This is The Morning Shift, our one-stop daily roundup of all the auto news that's actually important — all in one place at 9:30 AM. Or, you could spend all day waiting for other sites to parse it out to you one story at a time. Isn't your time more important?
1st Gear: OF COURSE IT HAS NOTHING TO DO WITH TAXES
You can't spell "low taxes" without "Texas," but Toyota is trying to convince people that the move had little to do with the shit ton of money they got and more to do with what Bloomberg calls "traditions."
Hmm… not sure I'm going to buy that, but let's let them lay out the argument:
In contrasting Texas and California, politicians and pundits tend to emphasize taxes and business regulation. But for most people on a day-to-day basis, the biggest difference between the two is the cost of housing.
Although Plano is one of the country's richest cities, with a highly educated population and a median income of $85,333 compared to Torrance's $70,061, it offers a much wider range of housing options. You can pay nearly $7 million for a 5-acre estate in Plano — $3 million more than the most expensive listing in Torrance — but the average home costs less than $200,000, compared to $552,000 in Torrance. A Redfin search for three-bedroom houses costing less than $400,000 turns up 149 in Plano versus four in Torrance; lowering the threshold to $300,000 cuts the Plano supply to 73, while yielding nothing in Torrance.
I need to acknowledge two biases here.
As someone from Houston, I'm generally like "Dallas? Pshaw, H-town for life."
As someone from Texas, I'm still like "Fuuuuuuck the world, any part of Texas (well, maybe not Vidor) is better than any part of California."
Hopefully, the people moving will see it that way.
2nd Gear: So What's The Future Of Fiat Chrysler?
As mentioned, the next Chrysler five year plan is coming (this always makes me think of Stalin) and, as Karl Henkel points out, the situation is a little different this time.
Specifically, Fiat is struggling along and Chrysler is robust.
The five-year plan revealed Tuesday, however, won't be about survival. It will be a blueprint for growing the new company around the world to boost sales and develop better economies of scale, improve its brand strategy and develop a foundation for how it will meet increasingly strict emissions standards. The plan is being unveiled at a critical time: The company now being called by the acronym FCA is aiming for its New York Stock Exchange listing to debut in October.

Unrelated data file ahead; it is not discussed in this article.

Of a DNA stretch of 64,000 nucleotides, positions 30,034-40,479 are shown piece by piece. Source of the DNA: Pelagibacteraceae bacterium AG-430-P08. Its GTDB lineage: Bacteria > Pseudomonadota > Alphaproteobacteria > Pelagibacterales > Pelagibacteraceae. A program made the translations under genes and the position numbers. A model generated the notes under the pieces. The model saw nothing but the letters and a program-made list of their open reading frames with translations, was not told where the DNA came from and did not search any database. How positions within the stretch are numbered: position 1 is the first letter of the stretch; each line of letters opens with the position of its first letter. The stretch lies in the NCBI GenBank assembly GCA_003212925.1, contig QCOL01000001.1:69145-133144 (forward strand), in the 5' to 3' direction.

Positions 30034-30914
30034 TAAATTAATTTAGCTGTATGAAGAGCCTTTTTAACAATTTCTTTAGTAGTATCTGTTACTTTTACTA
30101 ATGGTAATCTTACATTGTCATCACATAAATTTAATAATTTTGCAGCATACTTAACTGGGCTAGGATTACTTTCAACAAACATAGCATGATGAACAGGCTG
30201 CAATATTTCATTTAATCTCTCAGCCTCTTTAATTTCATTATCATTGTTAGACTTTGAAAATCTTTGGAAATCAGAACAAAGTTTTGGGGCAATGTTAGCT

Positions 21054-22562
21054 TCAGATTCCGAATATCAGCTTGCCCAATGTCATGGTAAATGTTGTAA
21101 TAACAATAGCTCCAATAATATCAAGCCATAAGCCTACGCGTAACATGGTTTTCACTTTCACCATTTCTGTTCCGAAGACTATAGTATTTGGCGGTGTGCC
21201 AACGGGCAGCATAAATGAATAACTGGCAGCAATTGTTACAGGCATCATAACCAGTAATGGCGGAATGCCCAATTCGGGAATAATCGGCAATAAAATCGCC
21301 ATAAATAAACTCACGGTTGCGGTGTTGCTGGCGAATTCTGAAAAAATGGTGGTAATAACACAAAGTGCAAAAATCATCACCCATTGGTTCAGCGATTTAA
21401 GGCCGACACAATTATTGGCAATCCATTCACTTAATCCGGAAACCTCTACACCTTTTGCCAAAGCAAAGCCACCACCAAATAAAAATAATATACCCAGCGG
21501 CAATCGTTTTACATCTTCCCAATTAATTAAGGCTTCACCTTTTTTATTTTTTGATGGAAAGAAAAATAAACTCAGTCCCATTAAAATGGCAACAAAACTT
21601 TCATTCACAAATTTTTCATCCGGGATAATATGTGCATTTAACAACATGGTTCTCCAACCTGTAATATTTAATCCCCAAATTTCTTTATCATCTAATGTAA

Henkel also goes on to point out that some Chrysler cash can be used developing Fiat products.
3rd Gear: Where Does That Leave Alfa?
We've spun a lot of text about Alfa, but what do we know?
The WSJ has some informed speculation based on, uh, reality:
Alfa Romeo is crucial to Fiat Chrysler's plans to sell more cars globally, and fill its underused factories in Italy with new premium models that can be exported outside Europe and earn enough to cover their high labor costs. The new five-year-plan will put global emphasis on its Alfa Romeo, Maserati and Jeep lines.
Selling more of the premium-priced vehicles would improve profit margins for Fiat Chrysler, which have been thin because of the mostly small and money-losing Fiat cars sells in Europe. Profits at U.S.-based Chrysler has been offsetting losses at Fiat for two years. Overall, the auto maker hopes to increase its annual production to six million vehicles by 2018 from 4.4 million last year.
4th Gear: A GM Recall That Won't End In Fiery Death, Probably
"An inaccurate fuel gauge may result in the vehicle unexpectedly running out of fuel and stalling, increasing the risk of a crash," the National Highway Traffic Safety Administration (NHTSA) said on its website.
GM said in a letter to NHTSA the fuel gauge reading could be off by as much as one-quarter of a tank. To fix the problem, GM dealers will reprogram the vehicles' engine control modules.
This effects the Enclave/Acadia/Traverse trio.
5th Gear: Why Aren't Detroit's Big 2.5 Not Part Of The Michigan Competitive Workforce Commission?
Generally, most automakers seem to have a fairly tolerant view towards gay employees, with all the big ones internally banning discrimination based on sexual orientation.
So, you'd think when AT&T, Dow, Herman Miller, Whirlpool and other companies got together to push Michigan to make the state's laws more open — and thus avoid a huge brain drain (because capitalism) as everyone moves to other states — they'd join.
Yet, as Brian Dickerson points out, they haven't.
OK, car people, I get it: You got out of the business of discriminating against gay people before it was cool. You want to be on the right side of history, but you prefer to do so in a discreet way that doesn't rile the unevolved pickup purchasers in Peoria.
But if your companies oppose discrimination against gays and lesbians, why wait for a newspaper to ask before you say so? And if some of your largest and most respected corporate neighbors are ready to stand shoulder-to-shoulder with you, what's the argument for hanging back when the state's attention has turned to this issue?
Or maybe they're like Toyota and assume that, eventually, the Supreme Court is going to decide everything soon enough.
I definitely understand the pressure. We wrote one article (the one linked above) about LGBT issues and people on Facebook said some pretty stupid shit and some guy named James for Florida said he was "saying goodbye to Jalopnik" because of it.
Obviously, we're not going to change our policy of covering the news.
Reverse: A Lady Who Loved The Open Road
Bertha Benz, the wife of inventor Karl Benz and the first person to drive an automobile over a long distance, dies on this day in 1944, in Ladenburg, Germany.
Neutral: Why do you really think Toyota moved to Texas?
Taxes, culture, the proximity of In-N-Out burgers?
Photo Credit: Getty Images